By Charles Matthews

Sunday, January 30, 2011

7. More Die of Heartbreak, by Saul Bellow, pp. 192-210

More Die of Heartbreak (Penguin Classics)From "Choosing a bright day ..." through "... its rear fumes giving me a diesel headache."
Kenneth and his uncle visit the observation deck on the hundred-and-second story of the Electronic Tower. They are high above the site of Benn's old neighborhood, but he's not inclined to comment on that: "The single remark Benn did pass was about his father's death, somewhere under us, twenty years ago."

And for a time, Kenneth, too, is detached from his uncle's current concerns. He has received a note from Treckie's mother, Tanya Sterling, who will be in town and wants to see him. Figuring he'd better consult Treckie before this encounter, he telephones her in Seattle, but a man answers. "With interpretive skills sharpened by suspicion and jealousy, I judged that the fellow was in the middle of his supper, and Treckie was called away from the gas range." He also deduces that "the man was well established there.... I never had been invited to a meal by Treckie in Seattle." He avoids questioning her about the man, however, and asks instead about her mother's invitation. Tanya, she tells him, has just returned from five years in Costa Rica ("She was playing out a romance with some Robert Vesco type the government hasn't been able to extradite") and paid her a visit in Seattle. Treckie has no problem with his meeting with her, so he calls the Marriott and leaves a message for Tanya.

Meanwhile, he is taking care of Dita Schwartz. "Owing to an adolescent case of acne, her face was uneven with scar tissue and deeply white," so she has located a dermatologist "who made her a price to remove the top layers of dead skin right in his office, under a local anesthetic." He picks up Dita at the man's office, and finds her swathed in bandages and beginning to faint with pain as the anesthetic wears off. "The torments and martyrdoms to which women submit their bodies, the violent attacks they make on their own long-hated faults or imagined deformities! Gladly assaulting themselves. The desperate remedy. The poor grinding their faces."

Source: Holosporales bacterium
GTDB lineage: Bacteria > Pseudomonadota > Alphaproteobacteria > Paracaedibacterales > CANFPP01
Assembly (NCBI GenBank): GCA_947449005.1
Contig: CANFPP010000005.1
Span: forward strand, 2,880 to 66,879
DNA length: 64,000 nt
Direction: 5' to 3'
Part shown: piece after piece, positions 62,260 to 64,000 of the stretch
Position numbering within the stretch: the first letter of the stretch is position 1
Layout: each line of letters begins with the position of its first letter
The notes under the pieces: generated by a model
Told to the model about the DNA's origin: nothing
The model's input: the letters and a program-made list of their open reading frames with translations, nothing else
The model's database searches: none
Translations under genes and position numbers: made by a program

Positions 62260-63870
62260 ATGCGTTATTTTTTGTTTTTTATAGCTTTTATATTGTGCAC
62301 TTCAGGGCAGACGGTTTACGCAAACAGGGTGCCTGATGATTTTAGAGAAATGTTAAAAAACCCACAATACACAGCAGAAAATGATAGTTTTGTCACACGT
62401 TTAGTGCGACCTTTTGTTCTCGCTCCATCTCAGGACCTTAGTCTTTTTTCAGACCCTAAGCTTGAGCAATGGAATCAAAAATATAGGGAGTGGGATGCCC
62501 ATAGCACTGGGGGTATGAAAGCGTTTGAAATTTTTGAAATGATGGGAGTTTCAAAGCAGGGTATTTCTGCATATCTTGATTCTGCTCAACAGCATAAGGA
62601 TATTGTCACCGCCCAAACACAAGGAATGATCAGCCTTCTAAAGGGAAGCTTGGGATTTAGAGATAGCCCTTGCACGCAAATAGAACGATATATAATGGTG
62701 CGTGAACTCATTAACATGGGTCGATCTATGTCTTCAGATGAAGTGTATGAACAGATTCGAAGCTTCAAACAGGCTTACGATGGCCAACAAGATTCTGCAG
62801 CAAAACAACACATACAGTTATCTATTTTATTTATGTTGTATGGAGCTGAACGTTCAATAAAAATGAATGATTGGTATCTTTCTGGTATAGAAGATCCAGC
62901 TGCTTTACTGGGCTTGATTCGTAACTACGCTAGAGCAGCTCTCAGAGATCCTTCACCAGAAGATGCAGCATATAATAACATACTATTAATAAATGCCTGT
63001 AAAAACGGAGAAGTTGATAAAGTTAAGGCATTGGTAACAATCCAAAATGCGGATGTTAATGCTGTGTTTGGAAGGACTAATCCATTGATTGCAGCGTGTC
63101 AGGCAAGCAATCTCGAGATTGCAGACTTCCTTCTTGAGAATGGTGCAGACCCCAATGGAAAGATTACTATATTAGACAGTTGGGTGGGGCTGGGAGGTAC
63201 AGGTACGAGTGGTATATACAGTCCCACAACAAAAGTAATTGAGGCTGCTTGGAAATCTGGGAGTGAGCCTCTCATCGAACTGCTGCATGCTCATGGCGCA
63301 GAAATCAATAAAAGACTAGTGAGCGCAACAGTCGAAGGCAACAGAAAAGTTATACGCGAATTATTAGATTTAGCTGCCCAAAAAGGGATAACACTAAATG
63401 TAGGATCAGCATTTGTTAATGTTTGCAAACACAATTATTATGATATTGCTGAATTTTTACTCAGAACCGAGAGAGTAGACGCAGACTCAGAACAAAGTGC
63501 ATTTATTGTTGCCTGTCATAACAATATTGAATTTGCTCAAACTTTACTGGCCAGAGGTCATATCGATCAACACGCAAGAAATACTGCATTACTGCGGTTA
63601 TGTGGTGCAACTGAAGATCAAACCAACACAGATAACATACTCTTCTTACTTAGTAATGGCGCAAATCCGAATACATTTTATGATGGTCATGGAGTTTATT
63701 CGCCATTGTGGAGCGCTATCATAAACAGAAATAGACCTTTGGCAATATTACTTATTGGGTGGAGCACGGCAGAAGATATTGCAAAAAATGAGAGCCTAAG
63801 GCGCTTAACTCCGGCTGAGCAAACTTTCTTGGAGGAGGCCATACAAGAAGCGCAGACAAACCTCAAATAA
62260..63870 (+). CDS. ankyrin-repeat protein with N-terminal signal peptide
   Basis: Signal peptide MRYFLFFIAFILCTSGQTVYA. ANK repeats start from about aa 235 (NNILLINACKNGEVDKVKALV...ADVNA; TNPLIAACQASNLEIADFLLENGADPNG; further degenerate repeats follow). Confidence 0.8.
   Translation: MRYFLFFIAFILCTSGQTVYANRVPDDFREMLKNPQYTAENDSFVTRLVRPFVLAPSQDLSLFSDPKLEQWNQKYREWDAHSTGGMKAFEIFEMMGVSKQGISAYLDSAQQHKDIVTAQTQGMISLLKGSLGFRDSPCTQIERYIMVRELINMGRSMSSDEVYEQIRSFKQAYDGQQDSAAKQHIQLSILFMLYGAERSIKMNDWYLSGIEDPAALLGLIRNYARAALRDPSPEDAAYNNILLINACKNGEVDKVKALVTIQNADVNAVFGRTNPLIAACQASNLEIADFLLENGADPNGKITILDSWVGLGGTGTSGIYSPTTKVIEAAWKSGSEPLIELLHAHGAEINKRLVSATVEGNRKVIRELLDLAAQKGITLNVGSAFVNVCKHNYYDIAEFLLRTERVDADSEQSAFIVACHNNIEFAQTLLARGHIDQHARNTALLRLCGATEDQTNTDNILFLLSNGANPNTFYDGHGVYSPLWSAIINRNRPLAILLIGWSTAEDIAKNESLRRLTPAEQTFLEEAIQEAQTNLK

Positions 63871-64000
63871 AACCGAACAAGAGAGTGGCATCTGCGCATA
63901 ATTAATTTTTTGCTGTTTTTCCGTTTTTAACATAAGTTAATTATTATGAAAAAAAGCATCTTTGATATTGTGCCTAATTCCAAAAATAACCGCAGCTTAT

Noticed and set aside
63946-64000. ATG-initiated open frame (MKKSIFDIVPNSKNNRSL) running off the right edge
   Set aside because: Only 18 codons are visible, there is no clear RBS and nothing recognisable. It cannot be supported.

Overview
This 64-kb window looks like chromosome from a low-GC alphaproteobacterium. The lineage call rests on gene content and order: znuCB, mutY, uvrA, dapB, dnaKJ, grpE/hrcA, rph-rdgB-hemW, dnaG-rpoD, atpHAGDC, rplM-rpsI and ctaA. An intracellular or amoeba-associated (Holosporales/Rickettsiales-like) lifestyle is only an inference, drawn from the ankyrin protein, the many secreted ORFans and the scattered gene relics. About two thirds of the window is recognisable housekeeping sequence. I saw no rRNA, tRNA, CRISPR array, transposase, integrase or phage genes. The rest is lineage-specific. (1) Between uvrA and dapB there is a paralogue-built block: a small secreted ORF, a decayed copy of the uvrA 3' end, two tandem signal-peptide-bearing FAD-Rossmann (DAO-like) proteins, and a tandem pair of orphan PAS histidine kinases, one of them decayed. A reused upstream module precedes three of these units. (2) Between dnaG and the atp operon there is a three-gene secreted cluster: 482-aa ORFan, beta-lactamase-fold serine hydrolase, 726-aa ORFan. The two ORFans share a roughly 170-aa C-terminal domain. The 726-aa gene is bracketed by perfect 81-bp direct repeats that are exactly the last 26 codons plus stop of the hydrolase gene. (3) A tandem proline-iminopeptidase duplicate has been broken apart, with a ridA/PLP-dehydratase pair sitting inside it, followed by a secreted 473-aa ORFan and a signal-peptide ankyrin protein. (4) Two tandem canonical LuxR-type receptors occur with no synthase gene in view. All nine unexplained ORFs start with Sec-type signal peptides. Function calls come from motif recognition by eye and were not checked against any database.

So for the several weeks of Dita's recovery, Kenneth plays nursemaid and housekeeper for Dita. "In the end, Dita didn't have a new face. The extreme pallor went away; the coarse weave, however, remained. It mattered less now, for if the experiment didn't succeed, there was a broader relationship between us, we were on a more intimate footing."

He meets Treckie's mother in the bar at the Marriott. "Mrs. Sterling was a youthful woman, relatively. She immediately said, 'I was a child bride,' a statement in which there was an implied carryover. She was still a sexual woman." She tells him that she had lost touch with Treckie during her stay in Costa Rica, and hadn't even known she had a granddaughter until she visited her. When he tells her he had spoken to Treckie after receiving her note, she asks if Treckie told him about Ronald, the man who lives with her. She calls him "a bruiser type" and "disagreeable," a former ski instructor who now sells snowmobiles, and indicates that Treckie would be better off with Kenneth.

Tanya begins to remind him of Caroline Bunge, his uncle's unstable friend. "Both had a considerable experience of men. Together they had probably seen more nude males than the U.S. surgeon general." And he reflects on his ignorance of contemporary sexual mores.
I might have learned something from Gide, Proust and others whom as a Parisian adolescent I had read as a matter of course. But not even Proust had covered the ground as the ground now was: The sexual tastes of the aristocracy, the misbehavior and hanky-panky of the haute bourgeoisie, the animal embraces of the proletarians and the peasantry (see Zola's Germinal, and so forth), were not in the same class with the contemporary democratized-plus-Third-World erotic mixture. Millions of persons had been freed from labor, routine, vows, incest prohibitions, and the rest of that to invent freely, and all the ingenuity of mankind, or as M. Yermelov used to say, intellect without soul, was turned loose -- the will of the insane to suffer pouring into erotic channels. You could well believe that  divine master plan for the evolution of love had miscarried, that the angels in their innocence had got the signals mixed up and inculcated all the wrong impulses into mankind.
And now Tanya makes a startling proposition: He should sue for custody of his daughter, and to strengthen his case they should get married -- "for the purpose, and only for the purpose." She says, "this startles you," and he says, "You're right."

He tries to evade the issue, by suggesting that, according to what Fishl has recently told him, she shouldn't "depend on the effect of reason in a courtroom," and he rattles on with a differently populated version of what Fishl had told him about women looking for a variety of different things in men: "a Sugar Ray physique, Mastroianni charm, romantic courage like Malraux, scientific wizardry like Crick and Watson with the double helix, millions like Paul Getty, plus a Spinoza brain." She responds, correctly, "Kenneth, you're evading me." She admits that she's ten years old than he is (he estimates the figure to be more like twenty), and claims that she wouldn't expect anything of him: "If you held me in your arms in bed, I'd be happy."

When she proposes that they go to her room and spend a night together, "to see what it might be like," he makes as swift an exit as possible, reflecting that "it would be against my rule of truthfulness to conceal the fact that I am fond of preposterous people. And what stunning offers you can get from the insane!"

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